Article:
Ethics Commission clears PSD board member

Pocahontas PSD board member David Litsey
Pocahontas PSD board member David Litsey

The West Virginia Ethics Commission has dismissed a complaint against Pocahontas Public Service District (PSD) board member David Litsey.

In June 2011, Snowshoe Mountain, Inc., and a group of Snowshoe area landowners including Ralph Beckwith, Russell Holt, Harvey Galford, Frank Santmeyer and Ike Morris filed the complaint. The complaint alleged that Litsey had a conflict of interests and was using his position as a PSD board member for personal gain.

The group based its complaint on Litsey’s 25 percent ownership of a 470 acre parcel on Mace Knob and his membership in the now inactive Snowshoe Property Owners Council. The complaint alleged that Litsey advocated for keeping a sewage treatment plant on the mountain in order to increase development potential of the Mace Knob property.

Under the West Virginia Ethics Act, a public official may not vote on a matter in which he or an immediate family member has a financial interest. The law provides an exception if the person is “affected as a member of, and to no greater extent than any other member of … [a] class of persons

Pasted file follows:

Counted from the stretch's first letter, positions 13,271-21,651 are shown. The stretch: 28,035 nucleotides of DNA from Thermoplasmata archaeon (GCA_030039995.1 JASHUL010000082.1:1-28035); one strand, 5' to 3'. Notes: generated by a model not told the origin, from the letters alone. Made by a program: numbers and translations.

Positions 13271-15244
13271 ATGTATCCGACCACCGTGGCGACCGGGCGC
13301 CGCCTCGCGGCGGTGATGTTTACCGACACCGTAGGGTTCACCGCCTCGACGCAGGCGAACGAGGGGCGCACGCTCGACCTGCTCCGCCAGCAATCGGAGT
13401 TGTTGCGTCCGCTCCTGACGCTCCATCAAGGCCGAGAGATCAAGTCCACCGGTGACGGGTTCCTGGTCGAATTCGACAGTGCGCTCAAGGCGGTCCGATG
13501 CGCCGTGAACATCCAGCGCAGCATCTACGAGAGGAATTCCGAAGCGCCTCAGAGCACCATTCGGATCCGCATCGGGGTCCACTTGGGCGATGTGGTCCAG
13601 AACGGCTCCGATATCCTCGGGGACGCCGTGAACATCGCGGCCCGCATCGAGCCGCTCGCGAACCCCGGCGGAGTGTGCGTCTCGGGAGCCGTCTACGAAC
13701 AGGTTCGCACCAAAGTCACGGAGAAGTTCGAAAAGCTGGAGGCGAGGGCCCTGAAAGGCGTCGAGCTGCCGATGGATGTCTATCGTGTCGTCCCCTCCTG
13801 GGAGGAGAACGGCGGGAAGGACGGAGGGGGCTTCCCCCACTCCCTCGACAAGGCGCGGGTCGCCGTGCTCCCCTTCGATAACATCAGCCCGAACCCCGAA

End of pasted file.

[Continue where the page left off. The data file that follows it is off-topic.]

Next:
or class of businesses.” The law defines “class” as “not fewer than five similarly situated persons or businesses.”

Litsey consistently maintained that he was a member of a class as defined in the statute.

“Am I in a special class because I own a part interest in 450-some acres on the north face of Mace Knob?” Litsey said in a 2011 interview with The Pocahontas Times. “The answer is – there are a slew of people who own 450 acres, more or less, adjacent to Snowshoe, not the least of which is virtually all of the plaintiffs – which, as I recall, number six.”

In its order, the Ethics Commission wrote:

“After conducting a thorough investigation into the allegations and reviewing the relevant evidence and law, it is the opinion of the West Virginia Ethics Commission that there is reasonable doubt to believe that Respondent [Litsey] materially violated any provision of the Ethics Act as alleged in [the complaint]. Therefore, in accordance with the West Virginia code section 6B-2-4, [the complaint] is hereby dismissed.”

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